PARIS — It sounds like a scene from "Fight Club."
French police say camouflaged paparazzi who managed to get onto the grounds of Angelina Jolie and Brad Pitt's chateau in southern France on Thursday fought with the Hollywood couple's guards. Both the paparazzi and the Jolie-Pitt's head of security confirmed the confrontation but gave widely different versions of events.
Freelance photographer Luc Goursolas said he broke a guard's finger and bit another until he bled, and that they hit him with a walkie-talkie, punched and kicked him, leaving a head wound that required three stitches.
"I was pouring blood. I threw myself at them, put blood all over them, and told them that I had HIV so they would stop hitting me," Goursolas told The Associated Press on Friday.
Tony Webb, head of security at the Miraval estate, said Goursolas went "berserk" without provocation and denied that his guards punched the photographer.
He said Jolie and Pitt may be forced to move if their privacy is not respected, and that the couple feels besieged. He said local police are not taking the problem seriously enough.
"If they get invasion of their privacy like this then they would have no option, and they would have to go somewhere where the laws are upheld a bit better," Webb told the AP.
"It's just not fair, they are in their own property and you've got him (Goursolas) and there could be another dozen out there that we can't find" on the 1,235-acre property, he said. "They are just a couple trying to bring up their young family."
Goursolas said he wasn't on the property but in woods nearby where the guards, on quad bikes, found him. "The forest belongs to everyone," he said, adding that he walked five hours to get there. "I wasn't in their garden."
He said he didn't take any photos. The colleague who was with him, camerawoman Marianne Saint-Arroman, said she didn't take any video. She confirmed they were wearing khaki and camouflage to avoid being seen in the woods. "We weren't going to wear a red sweater," she said.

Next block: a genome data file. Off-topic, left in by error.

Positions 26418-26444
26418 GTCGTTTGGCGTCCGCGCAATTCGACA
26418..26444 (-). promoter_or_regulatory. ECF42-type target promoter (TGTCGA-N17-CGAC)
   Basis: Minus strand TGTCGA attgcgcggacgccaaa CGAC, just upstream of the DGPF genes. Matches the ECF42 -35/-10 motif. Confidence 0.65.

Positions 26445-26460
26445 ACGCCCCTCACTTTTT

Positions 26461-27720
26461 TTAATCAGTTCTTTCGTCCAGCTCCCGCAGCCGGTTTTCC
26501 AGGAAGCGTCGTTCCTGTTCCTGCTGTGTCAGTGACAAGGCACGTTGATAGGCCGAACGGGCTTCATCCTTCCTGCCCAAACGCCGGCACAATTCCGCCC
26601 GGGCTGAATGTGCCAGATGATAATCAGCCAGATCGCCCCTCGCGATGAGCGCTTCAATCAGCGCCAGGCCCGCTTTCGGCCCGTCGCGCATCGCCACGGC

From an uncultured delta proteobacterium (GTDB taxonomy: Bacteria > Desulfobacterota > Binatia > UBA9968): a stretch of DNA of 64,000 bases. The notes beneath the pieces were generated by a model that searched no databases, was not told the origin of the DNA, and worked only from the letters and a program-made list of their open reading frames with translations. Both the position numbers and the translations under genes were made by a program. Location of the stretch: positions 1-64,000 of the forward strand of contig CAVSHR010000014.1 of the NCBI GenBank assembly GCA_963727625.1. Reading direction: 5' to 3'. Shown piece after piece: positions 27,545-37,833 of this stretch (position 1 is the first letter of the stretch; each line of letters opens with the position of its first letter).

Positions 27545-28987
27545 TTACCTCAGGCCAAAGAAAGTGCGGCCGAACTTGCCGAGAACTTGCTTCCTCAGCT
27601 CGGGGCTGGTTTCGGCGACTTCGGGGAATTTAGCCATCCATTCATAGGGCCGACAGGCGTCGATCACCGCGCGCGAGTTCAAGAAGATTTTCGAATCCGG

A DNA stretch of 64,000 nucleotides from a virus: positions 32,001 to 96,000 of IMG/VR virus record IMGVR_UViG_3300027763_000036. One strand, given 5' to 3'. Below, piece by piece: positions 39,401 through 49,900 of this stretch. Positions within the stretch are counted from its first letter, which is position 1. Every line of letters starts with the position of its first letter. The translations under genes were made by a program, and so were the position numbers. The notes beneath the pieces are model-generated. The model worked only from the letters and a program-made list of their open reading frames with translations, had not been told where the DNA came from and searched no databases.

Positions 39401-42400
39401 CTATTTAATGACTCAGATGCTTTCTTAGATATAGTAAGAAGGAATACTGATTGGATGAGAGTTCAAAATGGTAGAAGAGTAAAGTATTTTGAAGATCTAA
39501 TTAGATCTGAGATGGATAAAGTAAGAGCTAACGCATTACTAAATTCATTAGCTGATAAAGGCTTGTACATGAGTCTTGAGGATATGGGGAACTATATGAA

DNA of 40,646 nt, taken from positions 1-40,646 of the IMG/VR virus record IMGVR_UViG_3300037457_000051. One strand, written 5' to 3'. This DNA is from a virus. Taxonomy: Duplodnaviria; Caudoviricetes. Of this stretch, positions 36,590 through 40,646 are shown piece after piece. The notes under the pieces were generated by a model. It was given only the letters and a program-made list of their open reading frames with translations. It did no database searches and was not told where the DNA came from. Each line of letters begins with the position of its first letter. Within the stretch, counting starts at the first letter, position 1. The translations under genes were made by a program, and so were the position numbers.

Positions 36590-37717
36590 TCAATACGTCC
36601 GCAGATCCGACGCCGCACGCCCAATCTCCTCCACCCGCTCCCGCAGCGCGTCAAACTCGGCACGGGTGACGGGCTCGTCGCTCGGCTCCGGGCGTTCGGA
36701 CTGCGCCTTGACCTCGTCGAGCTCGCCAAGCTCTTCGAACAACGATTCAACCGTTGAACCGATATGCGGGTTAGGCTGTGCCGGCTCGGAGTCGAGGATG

Webb, however, said the paparazzi were on the property, about 600 yards from the house, on a wooded hill from where Webb suspects that previous shots were taken of Jolie and Pitt in their garden with their children. He said Goursolas had also camouflaged his equipment and that he was "there for a good stay."
Jolie returned last weekend to the estate after the July 12 birth of her twins, Knox Leon and Vivienne Marcheline, in the Mediterranean city of Nice, about 60 miles away.
Goursolas claimed that Pitt came out to speak to them after the fight. "He told me, 'What you are doing is bad, I am fed up with my private property being violated' ... and then he said, 'If you want war you will get it.'"
Webb said he wasn't on hand at that point but added that he didn't think Pitt said that.
Police spokeswoman Capt. Olivia Poupot said both sides filed legal complaints accusing the other of battery and causing injury. Goursolas said he also filed complaints for illegal detention and arrest.
The police spokeswoman said the injured personnel from the estate got doctors' notes giving them four days off from work, but that the photographers did not. Police took everyone downtown to the nearby village of Carces and took statements. A judge will rule on whether the legal complaints should be pursued further, she said.
"One can imagine that if you discover someone in your garden who is taking your photo then you're not necessarily going to politely show them the way out," she said.
Poupot said it was the first time the chateau has called on police to intervene since the Jolie-Pitts settled there earlier this year, ahead of the twins' birth.
But she said she had no other information.
"This kind of thing is really not the type of problem that interests us," she said. "There are, in my opinion, far more important things than paparazzi taking photos of a glamour couple."
(This version CORRECTS from 125 acres to 1,235 acres. )